(thesun.co.uk) – POLICE have quizzed a man after a railway worker who was spat at died of coronavirus.
Mum Belly Mujinga, 47, and her colleague were coughed on and spat at by a commuter claiming to have the deadly bug as they worked at Victoria Station in London.
A British Transport Police spokesman said: “Following a number of inquiries into an incident at London Victoria station on March 21, officers identified a 57-year-old man from London in connection.
“He was interviewed under caution today at a London police station.
“Detectives will continue to collate evidence and investigate the circumstances behind the incident.
“They are not looking to identify anyone further in relation to the incident.”
It comes after a recording of the man thought to be responsible was passed to police, who are probing the 47-year-old’s death.
A witness told the Guardian that the man looked to be about 50 years old and was smartly dressed as he approached the staff on March 21.
They added: “The gentlemen looked like a lawyer or something. He asked us why we weren’t in the ticket office. He said: ‘you know I have the virus’. Then he spat and started coughing. We told our managers to call the police. I don’t know if they did.”
Tragically Ms Mujinga, who had underlying respiratory problems, quickly became ill and was put on a ventilator but died on April 5. Only ten people could go to her funeral.
Her daughter, Ingrid, 11, had a final video call from her mum before she became too unwell to talk at Barnet Hospital.
The rail worker’s family have called for a murder charge to be brought after her death was reported to police on May 11, with Piers Morgan backing that.
He told her grieving family: “From everybody here we offer our deepest condolences to you and your family on this absolutely appalling – I would say tragedy – but it’s worse than that.
“This seems to me to be a murder. This is somebody who said they had Covid-19 deliberately spitting at your cousin, infecting her and her colleague and your cousin is now dead.”
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Ms Mujinga’s employer, Govia Thameslink Railway (GTR), said it has handed over a video of the incident to the British Transport Police.
A spokeswoman for Govia said: “We have shared CCTV footage with the BTP and are supporting them with their investigation.”
Describing the final video call with Ms Mujinga, heartbroken husband Lusamba, 60, said: “That was the last time I saw her. I didn’t hear from her again.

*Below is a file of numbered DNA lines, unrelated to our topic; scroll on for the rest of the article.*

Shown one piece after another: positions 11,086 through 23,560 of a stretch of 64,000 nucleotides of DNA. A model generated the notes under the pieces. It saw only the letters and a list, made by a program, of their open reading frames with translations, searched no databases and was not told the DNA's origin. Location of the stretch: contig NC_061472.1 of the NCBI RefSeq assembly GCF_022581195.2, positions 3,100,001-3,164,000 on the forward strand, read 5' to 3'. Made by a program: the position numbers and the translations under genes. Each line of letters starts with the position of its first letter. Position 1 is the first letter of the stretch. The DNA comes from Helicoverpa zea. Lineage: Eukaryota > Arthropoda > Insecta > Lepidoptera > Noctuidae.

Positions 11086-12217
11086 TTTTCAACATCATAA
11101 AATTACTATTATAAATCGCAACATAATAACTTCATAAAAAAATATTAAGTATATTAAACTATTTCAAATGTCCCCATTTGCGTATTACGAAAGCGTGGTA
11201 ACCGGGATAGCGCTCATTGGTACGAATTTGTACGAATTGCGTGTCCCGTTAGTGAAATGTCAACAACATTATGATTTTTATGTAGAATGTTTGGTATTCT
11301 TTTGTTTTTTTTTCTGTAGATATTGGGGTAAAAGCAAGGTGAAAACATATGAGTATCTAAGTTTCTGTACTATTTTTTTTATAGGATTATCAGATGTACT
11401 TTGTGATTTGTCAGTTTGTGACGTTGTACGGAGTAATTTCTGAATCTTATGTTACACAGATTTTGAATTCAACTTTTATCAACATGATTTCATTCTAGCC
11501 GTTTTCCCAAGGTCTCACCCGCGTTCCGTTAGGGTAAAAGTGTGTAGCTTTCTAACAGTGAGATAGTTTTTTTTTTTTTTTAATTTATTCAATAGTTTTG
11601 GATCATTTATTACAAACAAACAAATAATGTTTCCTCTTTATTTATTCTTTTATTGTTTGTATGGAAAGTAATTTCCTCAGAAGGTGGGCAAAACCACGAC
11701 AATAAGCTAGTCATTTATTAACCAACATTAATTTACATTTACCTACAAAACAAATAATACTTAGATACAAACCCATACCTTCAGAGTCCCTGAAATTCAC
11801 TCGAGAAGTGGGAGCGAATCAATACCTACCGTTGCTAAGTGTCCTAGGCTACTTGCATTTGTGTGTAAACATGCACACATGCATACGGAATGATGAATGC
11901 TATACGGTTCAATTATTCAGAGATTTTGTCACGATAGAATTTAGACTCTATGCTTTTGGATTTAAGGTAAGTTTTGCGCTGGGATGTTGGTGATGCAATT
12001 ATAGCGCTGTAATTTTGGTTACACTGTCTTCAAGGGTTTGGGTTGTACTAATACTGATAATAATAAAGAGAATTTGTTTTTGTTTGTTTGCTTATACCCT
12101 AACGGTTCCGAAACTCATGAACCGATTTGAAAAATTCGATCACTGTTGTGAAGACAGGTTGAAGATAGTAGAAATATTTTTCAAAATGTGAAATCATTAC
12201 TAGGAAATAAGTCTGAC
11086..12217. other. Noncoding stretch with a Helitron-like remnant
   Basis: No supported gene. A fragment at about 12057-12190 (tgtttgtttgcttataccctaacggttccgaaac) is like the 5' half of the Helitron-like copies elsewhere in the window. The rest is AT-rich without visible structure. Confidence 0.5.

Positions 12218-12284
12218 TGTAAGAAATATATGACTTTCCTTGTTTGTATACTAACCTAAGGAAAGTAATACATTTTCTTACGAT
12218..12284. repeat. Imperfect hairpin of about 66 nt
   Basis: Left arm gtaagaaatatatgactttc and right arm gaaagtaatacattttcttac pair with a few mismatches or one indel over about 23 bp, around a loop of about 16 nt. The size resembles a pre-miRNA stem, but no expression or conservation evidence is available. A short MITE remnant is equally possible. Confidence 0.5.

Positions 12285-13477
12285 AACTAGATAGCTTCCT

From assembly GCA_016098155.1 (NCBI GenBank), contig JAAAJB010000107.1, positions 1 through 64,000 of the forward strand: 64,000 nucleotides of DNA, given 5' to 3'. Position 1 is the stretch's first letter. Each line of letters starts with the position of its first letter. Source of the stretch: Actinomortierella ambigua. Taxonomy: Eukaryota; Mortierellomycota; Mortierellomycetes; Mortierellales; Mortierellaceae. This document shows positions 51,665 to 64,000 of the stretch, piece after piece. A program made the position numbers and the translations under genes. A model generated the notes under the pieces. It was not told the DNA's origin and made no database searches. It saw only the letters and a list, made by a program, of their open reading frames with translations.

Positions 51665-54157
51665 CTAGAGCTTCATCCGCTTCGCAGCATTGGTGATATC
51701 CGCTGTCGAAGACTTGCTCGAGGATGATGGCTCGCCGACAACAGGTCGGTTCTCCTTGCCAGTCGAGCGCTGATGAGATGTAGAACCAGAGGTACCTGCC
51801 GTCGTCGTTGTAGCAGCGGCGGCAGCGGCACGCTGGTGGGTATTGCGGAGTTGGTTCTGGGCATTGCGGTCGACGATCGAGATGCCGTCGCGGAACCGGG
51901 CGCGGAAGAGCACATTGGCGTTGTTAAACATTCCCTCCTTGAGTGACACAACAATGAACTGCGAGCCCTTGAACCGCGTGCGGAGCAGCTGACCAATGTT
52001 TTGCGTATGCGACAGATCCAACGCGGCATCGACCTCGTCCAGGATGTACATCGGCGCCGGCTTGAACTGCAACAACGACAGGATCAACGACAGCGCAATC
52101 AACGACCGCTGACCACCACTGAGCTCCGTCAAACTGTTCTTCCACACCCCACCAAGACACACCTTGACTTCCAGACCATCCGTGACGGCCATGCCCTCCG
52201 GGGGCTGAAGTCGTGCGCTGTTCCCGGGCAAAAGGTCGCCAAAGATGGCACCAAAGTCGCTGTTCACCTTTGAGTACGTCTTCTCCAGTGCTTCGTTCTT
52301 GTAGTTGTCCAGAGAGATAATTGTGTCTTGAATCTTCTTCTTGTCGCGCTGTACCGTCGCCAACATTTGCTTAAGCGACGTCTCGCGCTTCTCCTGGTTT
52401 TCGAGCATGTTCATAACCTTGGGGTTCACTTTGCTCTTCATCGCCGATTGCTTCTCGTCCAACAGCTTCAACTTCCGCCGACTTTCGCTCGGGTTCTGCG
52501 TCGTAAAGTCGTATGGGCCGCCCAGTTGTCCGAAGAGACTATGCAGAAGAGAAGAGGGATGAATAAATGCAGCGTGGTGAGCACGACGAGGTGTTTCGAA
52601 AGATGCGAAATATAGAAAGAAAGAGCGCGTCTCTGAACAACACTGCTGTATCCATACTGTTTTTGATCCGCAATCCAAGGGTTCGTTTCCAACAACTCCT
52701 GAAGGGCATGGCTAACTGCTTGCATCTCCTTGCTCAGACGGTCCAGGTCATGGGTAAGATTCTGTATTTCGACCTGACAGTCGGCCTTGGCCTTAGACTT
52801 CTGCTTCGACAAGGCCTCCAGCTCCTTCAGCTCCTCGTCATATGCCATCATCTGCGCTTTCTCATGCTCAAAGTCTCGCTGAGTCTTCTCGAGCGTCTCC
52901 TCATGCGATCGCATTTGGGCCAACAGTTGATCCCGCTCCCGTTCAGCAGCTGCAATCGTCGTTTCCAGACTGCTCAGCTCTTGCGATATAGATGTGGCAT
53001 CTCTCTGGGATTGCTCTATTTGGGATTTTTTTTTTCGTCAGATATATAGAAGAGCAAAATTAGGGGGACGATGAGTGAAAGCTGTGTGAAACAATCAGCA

“I thought she might be asleep, but the doctor phoned me to tell me she had died.”
He earlier told the Mirror his wife had asked for a back office job as the pandemic grew.
He said: “It’s terrible to lose the person you love so quickly.
“We are sure she got the virus from the man who spat on her, and it could have been so easily avoided.
“He just shouted at them, ‘What are you doing here?’ and then spat over them deliberately. Belly was so upset and so scared.”
Other workers at Victoria said the attack left them scared. A gate worker, Victor Bangura, 34, said: “My whole body went into shock. I was very, very emotional. We are all vulnerable, in the same station, it could happen to any one of us.”
And Linda Freitas said: “I don’t think people realise how much abuse we get. We have occasions where people become aggressive; it’s very bad, it’s scary.”
Downing Street said the attack was “despicable”, with the Prime Minister’s official spokesman adding: “Our thoughts are with Mrs Mujinga family’s at this terrible time.”
Detective Chief Inspector Sam Blackburn said: “I know the death of this member of staff has shocked many of us, and our thoughts remain with her family who are being supported by specially trained family liaison officers as they come to terms with their loss.
“We will always investigate any report of assault thoroughly when we receive it, and it’s vital for us to establish the full circumstances behind this incident. We are conducting extensive enquiries to help us do so, including exploring possible CCTV opportunities and speaking to key witnesses.
“I would ask anyone with information to contact BTP by texting 61016 or calling 0800 40 50 40 quoting reference 359 of 11/05/20.”